Australia's Only Monastery Town
New Norcia is Australia's only monastic town. The Foundation stone for the town was laid in 1847. A community of Benedictine monks still occupy the monastery and have a say in the running of the town. It is a unique, historic and spiritual place, which instils in visitors a calmness and stillness which has become almost foreign in this modern world.
- The motto of the Benedictine monks of New Norcia is 'Pax', a Latin word meaning peace.
- In keeping with St Benedict's rule of hospitality, the Monastery Guesthouse supplies accommodation and meals to those who wish to share in the rhythms and routines of the monks' daily rounds.
- An extensive library of some 75,000 books, many of them rare, leather-covered volumes is another of the treasure troves to be found at the monastery.
- Twenty-seven of the 65 character buildings are classified by the National Trust.
- New Norcia was one of many Australian places which supplied quality, reliable horses as mounts for the British Army in India.
- The richly decorated interiors of the chapels and other buildings display a variety of artistic finishes including, raggings, gilding, stencilling, fresco and sgraffito. Hand-painted pressed metal ceilings, hand-carved furniture and fine examples of representation wall paintings are also on view.
Abbey Church of the Holy Trinity
- From 1997 to 2008, the abbot was the Placid Spearritt, surely a beautifully apt name for an abbot.
- New Norcia's bakery with its massive 100-year-old oven has been rescued from almost certain demolition by a self-taught baker with a passion for sourdough. The brick-lined giant oven was built in 1911 and used continuously until the 1950s. It fell into disrepair over the next 30 to 40 years. Kingsley Sullivan recommissioned the oven in 1996 and the oven is back in use again.
- In 1986, 26 irreplaceable paintings were stolen from the monastery. The paintings dated from the 16th, 17th and 18th centuries. All were returned several weeks later bar 'The Annunciation'. It is thought that this painting was destroyed because it was too large to fit in the getaway vehicle. Extensive repairs had to be made to the other paintings.
- During a trip to Italy, Salvado took two aboriginal boys with him. They were taken to the monastery at Cava to begin their novitiate but both passed away from ill-health within a few years.
- It is said the figure of a nun is sometimes seen wandering around the clock tower of the monastery as the bell tolls midnight.
- In the late 1860s, Salvado made a quick trip to Colombo, Sri Lanka to investigate the cultivation of coffee. He had hopes that coffee, cinnamon and coconut might be potential commercial crops for the farm.
- Dom Stephen Moreno was a Spanish monk and a prominent composer and publisher of church music. He arrived in New Norcia in 1908. He was a prodigious composer, always bearing in mind the resources to which he had access. These included several choirs, an all-aboriginal brass band and an orchestra. Some of his works were aimed at providing simple and accessible liturgical music. He travelled extensively throughout Australia to advise convents and schools and to supervise performances of his works.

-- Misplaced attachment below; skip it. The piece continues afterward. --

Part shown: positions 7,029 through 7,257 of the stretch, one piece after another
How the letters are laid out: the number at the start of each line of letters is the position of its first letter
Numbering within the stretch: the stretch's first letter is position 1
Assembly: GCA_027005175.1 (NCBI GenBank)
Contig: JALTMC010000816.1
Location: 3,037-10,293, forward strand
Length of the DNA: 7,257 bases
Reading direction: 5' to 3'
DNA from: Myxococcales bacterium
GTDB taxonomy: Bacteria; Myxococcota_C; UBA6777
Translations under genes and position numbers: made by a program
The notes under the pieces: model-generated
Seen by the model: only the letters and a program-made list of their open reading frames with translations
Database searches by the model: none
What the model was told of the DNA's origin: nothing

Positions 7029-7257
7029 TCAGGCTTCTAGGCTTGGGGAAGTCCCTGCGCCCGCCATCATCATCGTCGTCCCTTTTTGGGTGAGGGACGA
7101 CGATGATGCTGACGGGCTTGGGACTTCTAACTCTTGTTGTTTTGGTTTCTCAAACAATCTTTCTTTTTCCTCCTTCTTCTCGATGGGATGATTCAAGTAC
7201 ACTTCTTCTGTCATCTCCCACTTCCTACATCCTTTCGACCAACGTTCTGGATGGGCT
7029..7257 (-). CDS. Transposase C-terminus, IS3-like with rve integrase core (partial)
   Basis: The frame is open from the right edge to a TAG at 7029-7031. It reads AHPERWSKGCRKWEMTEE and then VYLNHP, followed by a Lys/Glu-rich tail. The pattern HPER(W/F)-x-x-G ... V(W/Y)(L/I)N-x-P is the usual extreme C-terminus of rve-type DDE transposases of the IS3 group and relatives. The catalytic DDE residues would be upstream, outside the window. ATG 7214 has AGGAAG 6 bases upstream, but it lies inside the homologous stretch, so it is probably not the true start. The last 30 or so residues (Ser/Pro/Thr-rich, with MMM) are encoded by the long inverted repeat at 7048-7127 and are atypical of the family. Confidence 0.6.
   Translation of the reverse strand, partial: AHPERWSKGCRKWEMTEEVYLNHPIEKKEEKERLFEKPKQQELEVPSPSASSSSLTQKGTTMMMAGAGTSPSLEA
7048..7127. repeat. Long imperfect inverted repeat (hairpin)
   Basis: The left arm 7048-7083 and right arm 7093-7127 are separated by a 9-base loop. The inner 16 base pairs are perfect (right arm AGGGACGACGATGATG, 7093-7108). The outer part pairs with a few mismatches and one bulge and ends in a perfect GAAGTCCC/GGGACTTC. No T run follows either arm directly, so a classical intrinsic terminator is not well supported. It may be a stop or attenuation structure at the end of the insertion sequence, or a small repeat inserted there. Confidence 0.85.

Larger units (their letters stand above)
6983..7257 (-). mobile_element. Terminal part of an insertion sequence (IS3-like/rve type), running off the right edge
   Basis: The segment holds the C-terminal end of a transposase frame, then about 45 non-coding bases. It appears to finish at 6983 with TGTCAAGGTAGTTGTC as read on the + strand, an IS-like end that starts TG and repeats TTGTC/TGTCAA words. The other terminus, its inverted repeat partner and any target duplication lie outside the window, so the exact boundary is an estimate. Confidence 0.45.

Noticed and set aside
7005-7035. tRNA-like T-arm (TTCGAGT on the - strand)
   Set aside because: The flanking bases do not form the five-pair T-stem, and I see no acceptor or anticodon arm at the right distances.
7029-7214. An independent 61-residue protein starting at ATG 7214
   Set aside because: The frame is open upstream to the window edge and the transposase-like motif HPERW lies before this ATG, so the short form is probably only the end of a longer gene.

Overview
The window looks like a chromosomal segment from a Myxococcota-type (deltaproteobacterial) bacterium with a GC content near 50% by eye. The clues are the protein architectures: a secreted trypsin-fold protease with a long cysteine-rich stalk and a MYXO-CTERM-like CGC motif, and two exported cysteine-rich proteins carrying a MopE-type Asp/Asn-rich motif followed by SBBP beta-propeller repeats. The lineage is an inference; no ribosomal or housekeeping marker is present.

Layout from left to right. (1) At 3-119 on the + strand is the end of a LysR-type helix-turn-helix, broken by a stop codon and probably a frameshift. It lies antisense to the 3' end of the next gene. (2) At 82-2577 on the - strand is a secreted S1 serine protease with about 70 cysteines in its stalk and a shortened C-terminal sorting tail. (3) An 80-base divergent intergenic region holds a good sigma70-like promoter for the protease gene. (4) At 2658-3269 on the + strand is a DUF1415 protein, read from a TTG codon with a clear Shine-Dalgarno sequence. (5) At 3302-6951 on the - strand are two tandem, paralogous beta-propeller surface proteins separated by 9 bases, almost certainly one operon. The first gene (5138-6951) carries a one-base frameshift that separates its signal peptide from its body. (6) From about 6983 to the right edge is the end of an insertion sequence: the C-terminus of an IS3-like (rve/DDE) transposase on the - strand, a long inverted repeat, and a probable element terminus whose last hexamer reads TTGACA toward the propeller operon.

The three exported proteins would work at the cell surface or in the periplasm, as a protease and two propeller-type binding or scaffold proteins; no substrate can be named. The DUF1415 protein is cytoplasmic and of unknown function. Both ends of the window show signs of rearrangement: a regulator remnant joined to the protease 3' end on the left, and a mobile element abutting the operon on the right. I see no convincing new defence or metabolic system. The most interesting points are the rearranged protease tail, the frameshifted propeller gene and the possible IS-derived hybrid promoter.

New Norcia Hotel
- During the late 1950s, some classes had 60 pupils under the tutelage of one Marist brother. One class had 10 boys named Michael but as the boys were addressed by their surnames there was never any confusion as to who was being addressed.
- The public can 'Meet A Monk' to learn about what it is like to live in a monastic order and to ask questions about the lifestyle.
- Ten kilometres south of New Norcia is New Norcia Station, a 35-metre ESTRACK radio antenna for communication with spacecraft. Officially opened in 2003, it was built for the European Space Agency. There is a very similar station, Cebreros Station near Madrid, Spain and Malargue Station is being built in Argentina.
- Construction of the Abbey Church of the Holy Trinity was first commenced in 1855. Bush stones, mud plaster and rough-hewn tree trunks formed the basis of the building which was a simple cruciform plan of classical proportions. In 1870, a retro choir was added behind the high altar and choir screen. Abbot Torres designed the stucco façade and the bell tower with its clock and turret. These were added in 1907-1908.
- Dom Paulino Gutierrez was the last Spanish monk at New Norcia. He died on 18 January 2010 at the aged of 99. Almost till his last days, he continued to prepare bread and distil olive oil for the monks.
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Benedictine monks and the
Australian natives in their area.
Today the tiny town of New Norcia attracts around 70,000 visitors each year. Some come to help with the olive harvest and to watch the olives being crushed and pressed using the age-old, traditional methods which have been used here since the monks first began to harvest their own olives. Some come to visit the Old and New Flour Mills, to view the various stages of production from wheat to flour to bread baked in the 100-year-old oven.
New Norcia presents opportunities to engage with Nyoongar indigenous culture by making bush glue (kop) and a hunting tool (darp) over an open fire, to build a traditional mia mia or shelter, to learn the steps of the corroboree or to learn the art of using the boomerang, spear-thrower and spear. Whatever their reason for coming, visitors find peace and tranquility at this age-old monastic town.